new to my buggy life list.  Darkling Beetles, as scavengers, are usually found in dark locations such as under debris, logs or stones.  This guy must have been “slumming”. They are members of the Tenebrionidae Family.

I arrived at the subspecies given the metallic luster based on this key: http://entnemdept.ufl.edu/teneb/subfamily_Pimeliinae.pdf

Learn: https://bugguide.net/node/view/12408

Checklist of Eastern US Tenebrionidae: http://entnemdept.ufl.edu/teneb/east_pimeliiformes.htm

Shown on Florida Native Plant: SHYLEAF (Aeschynomene americana) 

A study indicated the genus may feed on moth larvae:

“Species found preying on Mocis larvae were a Tenebrionid, Bothrotes fortis…”
http://www.cabdirect.org/cabdirect/abstract/19750531212

Bothrotes canaliculatus acutus

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CENTRAL FLORIDA CRITTER OF THE DAY: BLISTER BEETLE (Nemognatha nemorensis) mating

adults feed on flowerparts of Asteraceae (Rudbeckia, Bidens, Erigeron, Heterotheca, Eupatorium spp.)
larvae feed on eggs, larvae, and food reserves of ground-nesting bees

Learn: http://bugguide.net/node/view/41093

Learn more: http://www.entnemdept.ufl.edu/creatures/urban/medical/blister_beetles.htm

Shown on Florida Native Plant: Bidens alba

 

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CENTRAL FLORIDA CRITTER OF THE DAY: Air Potato Leaf Beetle (Lilioceris cheni)

THEY’RE BACK! First I’ve seen in 2017. I just emailed the coordinates to the USDA as requested in the information sheet from UF Entomology.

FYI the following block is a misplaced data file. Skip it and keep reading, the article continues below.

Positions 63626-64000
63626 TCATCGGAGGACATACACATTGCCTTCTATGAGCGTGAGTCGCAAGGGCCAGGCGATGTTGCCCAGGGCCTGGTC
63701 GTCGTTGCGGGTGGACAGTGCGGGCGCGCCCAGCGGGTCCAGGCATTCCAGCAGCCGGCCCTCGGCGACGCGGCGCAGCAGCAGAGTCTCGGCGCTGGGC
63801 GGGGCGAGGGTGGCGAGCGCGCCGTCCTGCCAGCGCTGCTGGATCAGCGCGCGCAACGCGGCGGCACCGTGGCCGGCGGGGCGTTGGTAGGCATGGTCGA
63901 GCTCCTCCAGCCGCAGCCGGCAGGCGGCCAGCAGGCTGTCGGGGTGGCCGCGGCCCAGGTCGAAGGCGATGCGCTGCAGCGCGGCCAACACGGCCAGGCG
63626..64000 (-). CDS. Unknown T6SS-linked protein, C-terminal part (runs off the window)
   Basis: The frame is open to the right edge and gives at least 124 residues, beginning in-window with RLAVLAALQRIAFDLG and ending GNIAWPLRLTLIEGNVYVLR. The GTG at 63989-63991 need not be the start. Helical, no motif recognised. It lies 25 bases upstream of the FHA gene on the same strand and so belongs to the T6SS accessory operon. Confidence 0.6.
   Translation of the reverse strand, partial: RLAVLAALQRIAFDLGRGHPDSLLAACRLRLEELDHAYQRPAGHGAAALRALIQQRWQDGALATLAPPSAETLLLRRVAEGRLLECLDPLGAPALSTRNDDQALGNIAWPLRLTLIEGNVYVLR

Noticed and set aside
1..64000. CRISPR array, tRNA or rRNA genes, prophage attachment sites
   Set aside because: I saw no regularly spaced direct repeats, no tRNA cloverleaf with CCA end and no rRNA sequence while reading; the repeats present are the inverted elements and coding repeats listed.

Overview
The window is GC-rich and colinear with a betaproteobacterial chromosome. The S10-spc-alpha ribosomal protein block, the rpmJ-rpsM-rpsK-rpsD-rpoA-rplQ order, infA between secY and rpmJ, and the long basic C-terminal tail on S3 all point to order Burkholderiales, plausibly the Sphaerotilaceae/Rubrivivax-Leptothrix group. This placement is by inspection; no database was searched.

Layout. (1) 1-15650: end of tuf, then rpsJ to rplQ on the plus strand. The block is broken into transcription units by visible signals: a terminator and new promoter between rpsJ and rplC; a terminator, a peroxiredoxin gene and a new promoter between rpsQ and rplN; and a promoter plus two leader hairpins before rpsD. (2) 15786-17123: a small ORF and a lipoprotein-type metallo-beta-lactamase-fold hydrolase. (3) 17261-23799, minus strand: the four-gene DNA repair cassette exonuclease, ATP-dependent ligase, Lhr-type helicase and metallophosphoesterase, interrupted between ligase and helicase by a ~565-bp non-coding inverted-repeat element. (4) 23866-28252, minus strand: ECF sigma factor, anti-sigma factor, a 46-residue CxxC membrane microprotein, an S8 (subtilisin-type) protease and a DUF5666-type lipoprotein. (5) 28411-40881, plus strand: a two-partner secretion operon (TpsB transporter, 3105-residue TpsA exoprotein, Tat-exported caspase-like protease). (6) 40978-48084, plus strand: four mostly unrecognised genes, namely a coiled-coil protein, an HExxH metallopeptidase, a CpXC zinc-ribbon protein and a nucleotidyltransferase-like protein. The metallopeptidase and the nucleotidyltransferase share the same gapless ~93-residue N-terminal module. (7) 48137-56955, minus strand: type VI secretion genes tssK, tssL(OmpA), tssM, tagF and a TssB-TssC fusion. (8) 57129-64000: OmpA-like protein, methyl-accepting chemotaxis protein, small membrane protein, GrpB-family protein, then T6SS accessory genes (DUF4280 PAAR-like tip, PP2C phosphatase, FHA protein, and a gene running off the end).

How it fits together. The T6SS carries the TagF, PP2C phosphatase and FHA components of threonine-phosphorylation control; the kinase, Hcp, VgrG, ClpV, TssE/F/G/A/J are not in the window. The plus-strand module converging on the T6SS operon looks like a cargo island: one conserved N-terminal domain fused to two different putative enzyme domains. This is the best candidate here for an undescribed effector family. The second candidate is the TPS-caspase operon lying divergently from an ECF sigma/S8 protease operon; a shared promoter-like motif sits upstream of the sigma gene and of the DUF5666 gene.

Introduced as biocontrol for the highly invasive Air potato vine (Dioscorea bulbifera). Feeds exclusively on this non-native species of plant.

I’m not aware of any air potato in the area so I guess they are just fueling up on nectar while they seek out the host for their larvae.

Learn: http://entnemdept.ufl.edu/creatures/BENEFICIAL/BEETLES/air_potato_leaf_beetle.htm

If you have air potato vines in your area, you can apply to receive beetles for release: http://bcrcl.ifas.ufl.edu/airpotatofiles/airpotatoforms.shtml

Shown on Florida Native Plant: Bidens alba

It was sharing real estate with a paper wasp:

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CENTRAL FLORIDA CRITTER OF THE DAY: Spotless Lady Beetle (Cycloneda sanguinea) larva

This species of ladybug is native to Florida.
Diet: aphids. The larval stage is perhaps more beneficial than as adults since larvae have voracious appetities. If you wash your aphids off your ornamental plants, you remove the food source for the beneficial so they will go elsewhere to reproduce. Be patient and let nature take care of itself.

 

Learn: http://edis.ifas.ufl.edu/in327

Shown on Florida Native Plant: Bidens Alba

See adult laying eggs and 1st instar larvae: https://centralfloridacritteroftheday.wordpress.com/2016/08/28/spotless-lady-beetle-cycloneda-sanguinea-laying-eggs/

My take: There are Different Types of Ladybugs? (includes side by side photos to tell the exotic from our native species)
http://web.archive.org/web/20150203103908/http://www.beautifulwildlifegarden.com/there-are-different-types-of-ladybugs.html